Recently I confided in a debt industry insider(and personal friend) regarding some of my articles on this blog. By his response I could tell that they were indeed essential reading material. And while he was giving me feedback he was kind enough to share a very personal testimony which could be amazingly helpful for anyone with massive debt and thinking about debt settlement. You see, not only has he been a licensed debt collector near Aurora, Colorado for 15 years, he’s been on the other side of the fence due to a really messy divorce. It turns out that while he was working hard to provide for his 3 kids, his wife fell into the old adage, “When the cat’s away, the mouse shall play.” After finding out about his wife’s infidelity his life went downhill and eventually the marriage fell apart due to irreconcilable differences.
As with most marriages, the mortgage was jointly signed…”OUCH!”. On top of that, the couple had a double whammy with the extra burden of an $80,000 home equity loan. Because of the complexities of the divorce and a downward turn in the collection industry, my friend was unable to make monthly payments. His house ended up going into foreclosure and he was left with having to take care of the $80K home equity loan plus other debts totaling $100K.
Having worked in the industry for so long, he decided to take care of the debt right away and attempted settle with his lenders directly. All of them agreed… except one. Keep in mind that this wasn’t surprising because the debt in question was relatively new. My friend knew that his next move was to default on his payments for the next 120 days and then initiate contact again. After that long period of knowledgeably deflecting the harassing phone calls from debt collectors, the hold out bank finally agreed to settle. The end result was one settlement payment of $7,000 which was divided up and distributed to all of his lenders.
Because my friend avoided bankruptcy, 3 years later he now has a FICO score of 713 out of a possible score of 800. This blew me away when I heard it. But even more surprising was the fact that he dealt with his lendors directly without going through a debt settlement company. I asked him why he chose this option and this was his response.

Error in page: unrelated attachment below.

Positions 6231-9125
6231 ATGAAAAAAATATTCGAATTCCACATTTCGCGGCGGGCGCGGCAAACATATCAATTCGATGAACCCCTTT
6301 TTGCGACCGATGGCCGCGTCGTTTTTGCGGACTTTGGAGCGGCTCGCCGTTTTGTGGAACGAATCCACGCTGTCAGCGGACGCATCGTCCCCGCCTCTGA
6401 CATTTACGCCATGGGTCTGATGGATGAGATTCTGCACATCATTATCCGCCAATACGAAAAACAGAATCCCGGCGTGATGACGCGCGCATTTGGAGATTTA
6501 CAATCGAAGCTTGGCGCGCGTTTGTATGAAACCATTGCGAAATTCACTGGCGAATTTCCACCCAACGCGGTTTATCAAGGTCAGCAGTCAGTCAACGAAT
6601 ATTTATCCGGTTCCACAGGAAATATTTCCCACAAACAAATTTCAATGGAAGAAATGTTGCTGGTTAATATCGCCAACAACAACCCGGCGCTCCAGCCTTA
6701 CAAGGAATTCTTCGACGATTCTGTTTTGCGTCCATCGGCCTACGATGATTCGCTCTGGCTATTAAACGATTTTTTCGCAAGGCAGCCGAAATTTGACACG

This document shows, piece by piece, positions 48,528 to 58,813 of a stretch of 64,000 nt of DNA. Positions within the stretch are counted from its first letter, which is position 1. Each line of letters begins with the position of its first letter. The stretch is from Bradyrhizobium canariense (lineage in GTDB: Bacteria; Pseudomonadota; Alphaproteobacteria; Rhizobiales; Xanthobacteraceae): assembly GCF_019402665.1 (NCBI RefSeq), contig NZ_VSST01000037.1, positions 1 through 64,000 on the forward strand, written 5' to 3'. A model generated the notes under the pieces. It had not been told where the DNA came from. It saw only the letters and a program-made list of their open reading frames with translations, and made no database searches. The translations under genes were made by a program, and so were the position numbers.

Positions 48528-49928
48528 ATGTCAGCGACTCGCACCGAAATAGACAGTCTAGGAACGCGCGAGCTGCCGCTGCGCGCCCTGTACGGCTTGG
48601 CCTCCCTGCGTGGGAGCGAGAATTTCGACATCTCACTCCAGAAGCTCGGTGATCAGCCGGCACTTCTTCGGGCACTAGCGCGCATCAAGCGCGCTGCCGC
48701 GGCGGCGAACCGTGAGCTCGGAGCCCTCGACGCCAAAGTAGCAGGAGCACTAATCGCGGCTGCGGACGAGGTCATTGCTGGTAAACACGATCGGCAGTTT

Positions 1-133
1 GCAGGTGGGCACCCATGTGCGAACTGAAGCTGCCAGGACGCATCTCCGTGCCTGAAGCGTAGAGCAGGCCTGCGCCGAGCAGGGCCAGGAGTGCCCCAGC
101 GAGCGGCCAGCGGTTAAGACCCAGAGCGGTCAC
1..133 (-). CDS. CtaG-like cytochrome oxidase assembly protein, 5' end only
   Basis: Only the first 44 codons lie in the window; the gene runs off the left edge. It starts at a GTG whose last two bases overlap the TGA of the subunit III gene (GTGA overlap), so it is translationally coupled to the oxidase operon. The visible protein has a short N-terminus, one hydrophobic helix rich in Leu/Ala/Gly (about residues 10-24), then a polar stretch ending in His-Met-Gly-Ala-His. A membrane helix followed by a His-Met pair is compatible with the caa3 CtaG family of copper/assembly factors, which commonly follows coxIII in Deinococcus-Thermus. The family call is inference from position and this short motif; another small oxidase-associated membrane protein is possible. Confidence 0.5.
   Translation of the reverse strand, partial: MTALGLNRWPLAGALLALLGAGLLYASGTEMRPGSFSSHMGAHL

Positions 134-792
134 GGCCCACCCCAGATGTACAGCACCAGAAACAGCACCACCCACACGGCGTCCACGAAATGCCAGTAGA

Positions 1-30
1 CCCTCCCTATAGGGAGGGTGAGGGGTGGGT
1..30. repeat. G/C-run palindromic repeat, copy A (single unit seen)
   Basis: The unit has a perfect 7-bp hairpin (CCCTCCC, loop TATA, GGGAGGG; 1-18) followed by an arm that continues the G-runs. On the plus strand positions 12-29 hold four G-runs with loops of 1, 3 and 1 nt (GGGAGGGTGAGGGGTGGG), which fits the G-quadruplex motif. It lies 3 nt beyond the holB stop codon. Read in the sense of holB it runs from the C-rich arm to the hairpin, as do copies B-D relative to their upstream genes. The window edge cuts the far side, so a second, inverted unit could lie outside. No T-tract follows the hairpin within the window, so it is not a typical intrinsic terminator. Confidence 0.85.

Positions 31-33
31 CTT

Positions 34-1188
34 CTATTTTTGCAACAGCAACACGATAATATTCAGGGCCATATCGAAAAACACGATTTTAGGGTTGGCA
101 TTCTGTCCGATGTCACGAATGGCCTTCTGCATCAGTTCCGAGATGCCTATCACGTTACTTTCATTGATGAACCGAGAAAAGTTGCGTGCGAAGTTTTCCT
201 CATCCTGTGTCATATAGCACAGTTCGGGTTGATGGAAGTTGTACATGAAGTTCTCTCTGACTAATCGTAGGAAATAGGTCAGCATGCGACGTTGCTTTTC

Debt settlement companies receive your monthly payments, put them in escrow and HOPE they will be able to settle for less than principal balance at a later date. The issue is they cannot stop compounding interest, legal costs, and/or legal actions while the money is collecting in escrow. In addition, they typically collect a “management fee” for doing nothing while collecting escrows. DSCs typically capitalize on the ignorance of others. A person doing their own debt settlements will be much more profitable if they understand the credit industry, legal processes, tax implications, and are skilled at negotiations.
Coming from a man who has been through the fire and come out like he did, I respect his point of view. But I made it a point to ask him about the risk of waiting too long during the 4 month long default period. After all, there is a possibility that one or more of the lenders may decide to sue if too much time has passed. He agreed that this could be a problem and said that those who don’t have debt industry experience may not have a favorable result if they try to settle directly.
It’s my hope that none of this blog’s readers end up in a position where they have to think about debt settlement. If you are in financial dire straights now it might not have to get to that point. My friend strongly advocates quickly contacting a debt consolidation/debt management company that can smooth out problems before a debtor’s situation becomes unbearable. This is the choice that I recommend for those who want to avoid a living hell of harassing phone calls and letters. Financial redemption draws nigh easier to those who quickly seek it out.